As pastors, I believe that we understand the truth that our church is a part of the Church. We know that we represent one very small part of what God is doing in our city, our region and in our country. That being said I think, as a group, we’ve struggled with what it means to live that out.
The easiest way has been to focus on our sliver, help people grow in their faith in our local communities and do what we can to support the missionaries who reach beyond our “territory”. We do not see the church down the street as competition, we recognize that we are on the same team but the truth is, unless we work at it, we are somewhat oblivious to what our follow churches are doing or working on.
We know that passively we are part of the Church in our city, but how do we become an active player?
Before we jump in, I must give credit to the Luis Palau Association. They have been a catalyst in Portland by creating an environment where we as churches can realize our role in the capital “C” church. But what we have learned here can be applied anywhere.
The key skill necessary to being a part of the Church in your city is the same as it has been through this entire series. Understanding your unique contribution as a church is not only key to you realizing opportunities in your church, but it is also key to understanding your church’s opportunities in your city.
The question is, how do you begin to recognize what your church is great at?
Much like during adolescence, it’s tough to recognize your church's strengths without experimentation. The easiest way is to start. In "Evaluating New Ministry Ideas” we did the work to better understand the needs of our community. As a result, you may have started to entertain the idea of starting a new ministry. You may have also discovered problems/needs that you aren’t completely equipped to tackle.
This is a great place to start.
Gather a handful of pastors and church leaders in your area and present the needs you have discovered. As you do this, take Andy Stanley’s advice and let the group wrestle with the problem. Don’t offer a solution. Allow the leaders around the room to gravitate to a solution based on each church’s sweet spot.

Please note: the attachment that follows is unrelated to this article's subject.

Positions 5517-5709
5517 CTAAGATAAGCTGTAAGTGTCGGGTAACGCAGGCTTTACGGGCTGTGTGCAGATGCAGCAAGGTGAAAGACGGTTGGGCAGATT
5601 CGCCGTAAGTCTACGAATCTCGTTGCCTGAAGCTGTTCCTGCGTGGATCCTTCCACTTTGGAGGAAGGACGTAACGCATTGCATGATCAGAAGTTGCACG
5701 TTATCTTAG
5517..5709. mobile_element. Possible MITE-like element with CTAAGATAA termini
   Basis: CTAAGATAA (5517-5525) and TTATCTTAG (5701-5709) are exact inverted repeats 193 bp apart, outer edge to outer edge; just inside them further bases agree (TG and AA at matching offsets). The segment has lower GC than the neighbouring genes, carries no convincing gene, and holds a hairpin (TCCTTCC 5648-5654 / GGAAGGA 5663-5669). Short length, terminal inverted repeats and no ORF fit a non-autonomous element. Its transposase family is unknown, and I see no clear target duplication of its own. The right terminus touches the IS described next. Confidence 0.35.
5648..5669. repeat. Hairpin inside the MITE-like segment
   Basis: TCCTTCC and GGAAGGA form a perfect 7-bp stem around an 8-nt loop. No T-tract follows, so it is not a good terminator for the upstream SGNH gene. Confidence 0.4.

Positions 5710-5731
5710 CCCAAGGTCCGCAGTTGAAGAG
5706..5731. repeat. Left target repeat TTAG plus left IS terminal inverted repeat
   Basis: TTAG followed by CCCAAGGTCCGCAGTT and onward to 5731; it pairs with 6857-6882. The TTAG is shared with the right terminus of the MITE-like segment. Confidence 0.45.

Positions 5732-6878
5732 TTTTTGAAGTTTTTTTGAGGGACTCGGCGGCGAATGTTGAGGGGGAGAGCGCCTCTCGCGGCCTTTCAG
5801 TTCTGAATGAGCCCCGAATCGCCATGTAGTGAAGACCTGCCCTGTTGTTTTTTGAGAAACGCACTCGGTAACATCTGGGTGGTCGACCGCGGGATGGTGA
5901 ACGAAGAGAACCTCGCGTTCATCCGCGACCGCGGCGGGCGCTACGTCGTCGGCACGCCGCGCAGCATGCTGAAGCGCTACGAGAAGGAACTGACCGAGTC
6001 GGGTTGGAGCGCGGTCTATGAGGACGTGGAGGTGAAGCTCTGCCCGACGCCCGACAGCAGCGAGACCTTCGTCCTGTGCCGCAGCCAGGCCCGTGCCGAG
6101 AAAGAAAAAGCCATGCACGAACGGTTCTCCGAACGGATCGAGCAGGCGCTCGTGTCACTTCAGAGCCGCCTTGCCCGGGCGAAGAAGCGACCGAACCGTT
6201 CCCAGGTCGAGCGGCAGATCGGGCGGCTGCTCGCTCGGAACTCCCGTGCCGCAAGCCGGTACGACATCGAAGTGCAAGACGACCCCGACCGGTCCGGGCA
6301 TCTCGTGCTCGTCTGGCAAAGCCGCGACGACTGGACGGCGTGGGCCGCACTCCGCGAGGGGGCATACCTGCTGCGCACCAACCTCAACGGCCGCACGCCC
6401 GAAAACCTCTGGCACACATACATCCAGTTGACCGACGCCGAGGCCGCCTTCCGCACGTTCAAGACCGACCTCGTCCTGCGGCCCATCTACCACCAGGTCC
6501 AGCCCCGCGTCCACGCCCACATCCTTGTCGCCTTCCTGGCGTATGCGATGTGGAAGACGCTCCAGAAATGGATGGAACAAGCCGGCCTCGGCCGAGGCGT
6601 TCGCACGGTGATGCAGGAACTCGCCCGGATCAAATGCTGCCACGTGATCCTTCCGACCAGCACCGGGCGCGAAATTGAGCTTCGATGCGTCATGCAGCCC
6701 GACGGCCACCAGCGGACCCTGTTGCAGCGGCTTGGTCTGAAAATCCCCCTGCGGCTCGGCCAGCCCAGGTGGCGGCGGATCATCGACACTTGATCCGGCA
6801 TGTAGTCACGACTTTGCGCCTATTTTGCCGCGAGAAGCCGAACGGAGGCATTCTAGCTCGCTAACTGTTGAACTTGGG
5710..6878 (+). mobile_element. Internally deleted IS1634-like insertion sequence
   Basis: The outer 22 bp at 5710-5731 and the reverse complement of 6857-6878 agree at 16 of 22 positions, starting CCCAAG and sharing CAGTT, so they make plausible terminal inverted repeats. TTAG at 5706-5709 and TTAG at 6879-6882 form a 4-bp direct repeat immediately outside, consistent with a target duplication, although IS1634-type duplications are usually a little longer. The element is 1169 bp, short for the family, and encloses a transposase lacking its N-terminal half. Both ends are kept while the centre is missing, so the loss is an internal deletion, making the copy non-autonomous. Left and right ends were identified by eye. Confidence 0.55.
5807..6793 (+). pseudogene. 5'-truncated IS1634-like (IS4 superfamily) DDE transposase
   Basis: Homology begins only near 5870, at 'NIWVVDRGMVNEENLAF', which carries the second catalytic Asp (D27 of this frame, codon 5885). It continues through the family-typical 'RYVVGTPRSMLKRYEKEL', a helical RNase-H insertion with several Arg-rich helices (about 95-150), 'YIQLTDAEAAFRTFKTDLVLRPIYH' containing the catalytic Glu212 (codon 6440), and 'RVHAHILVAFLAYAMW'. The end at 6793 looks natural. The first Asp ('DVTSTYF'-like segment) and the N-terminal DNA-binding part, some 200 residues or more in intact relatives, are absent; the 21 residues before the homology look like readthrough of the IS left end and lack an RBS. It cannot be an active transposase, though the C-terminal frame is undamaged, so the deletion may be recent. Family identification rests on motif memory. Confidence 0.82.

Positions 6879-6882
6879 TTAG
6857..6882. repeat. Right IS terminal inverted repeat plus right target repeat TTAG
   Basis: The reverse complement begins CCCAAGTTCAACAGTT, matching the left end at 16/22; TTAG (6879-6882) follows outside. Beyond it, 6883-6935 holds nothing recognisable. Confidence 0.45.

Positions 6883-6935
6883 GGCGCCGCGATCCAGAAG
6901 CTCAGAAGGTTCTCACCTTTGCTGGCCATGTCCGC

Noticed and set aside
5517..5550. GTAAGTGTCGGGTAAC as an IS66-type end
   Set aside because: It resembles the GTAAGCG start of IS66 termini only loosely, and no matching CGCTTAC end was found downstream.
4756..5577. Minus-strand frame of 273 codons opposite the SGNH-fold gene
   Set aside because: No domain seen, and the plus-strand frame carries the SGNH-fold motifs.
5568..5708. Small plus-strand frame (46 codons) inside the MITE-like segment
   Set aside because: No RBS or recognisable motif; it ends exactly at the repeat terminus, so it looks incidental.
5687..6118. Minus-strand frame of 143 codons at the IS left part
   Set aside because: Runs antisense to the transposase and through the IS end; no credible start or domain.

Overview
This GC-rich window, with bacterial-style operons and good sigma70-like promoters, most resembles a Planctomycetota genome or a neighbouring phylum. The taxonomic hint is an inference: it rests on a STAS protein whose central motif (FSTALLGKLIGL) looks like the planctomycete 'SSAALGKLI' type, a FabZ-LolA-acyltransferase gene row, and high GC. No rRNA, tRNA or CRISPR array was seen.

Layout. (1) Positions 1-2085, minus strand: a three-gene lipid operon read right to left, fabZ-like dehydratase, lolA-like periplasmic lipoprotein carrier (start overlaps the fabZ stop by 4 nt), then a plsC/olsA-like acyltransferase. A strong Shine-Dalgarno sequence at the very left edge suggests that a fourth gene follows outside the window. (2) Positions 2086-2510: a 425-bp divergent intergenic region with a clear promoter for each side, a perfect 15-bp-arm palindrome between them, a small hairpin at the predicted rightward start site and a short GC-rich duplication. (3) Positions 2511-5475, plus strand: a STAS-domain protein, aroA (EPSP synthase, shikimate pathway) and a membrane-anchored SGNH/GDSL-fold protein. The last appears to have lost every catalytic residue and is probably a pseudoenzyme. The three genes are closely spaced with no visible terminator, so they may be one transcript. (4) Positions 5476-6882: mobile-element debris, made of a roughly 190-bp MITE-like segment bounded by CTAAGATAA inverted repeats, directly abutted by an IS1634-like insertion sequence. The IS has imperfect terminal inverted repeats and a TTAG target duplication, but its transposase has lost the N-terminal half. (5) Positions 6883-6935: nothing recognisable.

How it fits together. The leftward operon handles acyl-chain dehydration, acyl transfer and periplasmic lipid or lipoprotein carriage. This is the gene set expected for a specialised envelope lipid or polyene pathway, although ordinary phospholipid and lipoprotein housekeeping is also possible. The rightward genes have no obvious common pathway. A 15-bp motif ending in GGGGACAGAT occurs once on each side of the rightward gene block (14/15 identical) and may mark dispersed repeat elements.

As you begin to tackle these needs in a group context, just like in adolescence, you will begin to discover what your church is uniquely gifted and positioned for.
Very often the Senior leader of a church is also the one who the church most resembles. Spending time investing in relationships with other Lead Pastors can help you to understand how your church can best contribute. Understanding the strengths and abilities of the Pastor down the street can help you engage another church in a project that would deploy their strengths.
The same is true for your church. The better you understand the strengths and abilities of your senior leadership the better you can be at offering those strength when tackling community issues.
Being a part of the city in your church is really about understanding that your city is your common playing field. We have a bigger impact as a whole when we recognize the value in each other and offer what only we can offer.
When it comes to serving the homeless in your city, it doesn’t matter how your church feels about Cessationism vs. Continuationism. Serving together doesn't require us to see eye to eye.
We can work together, whether in collaboration or in coordination, we can be the Church.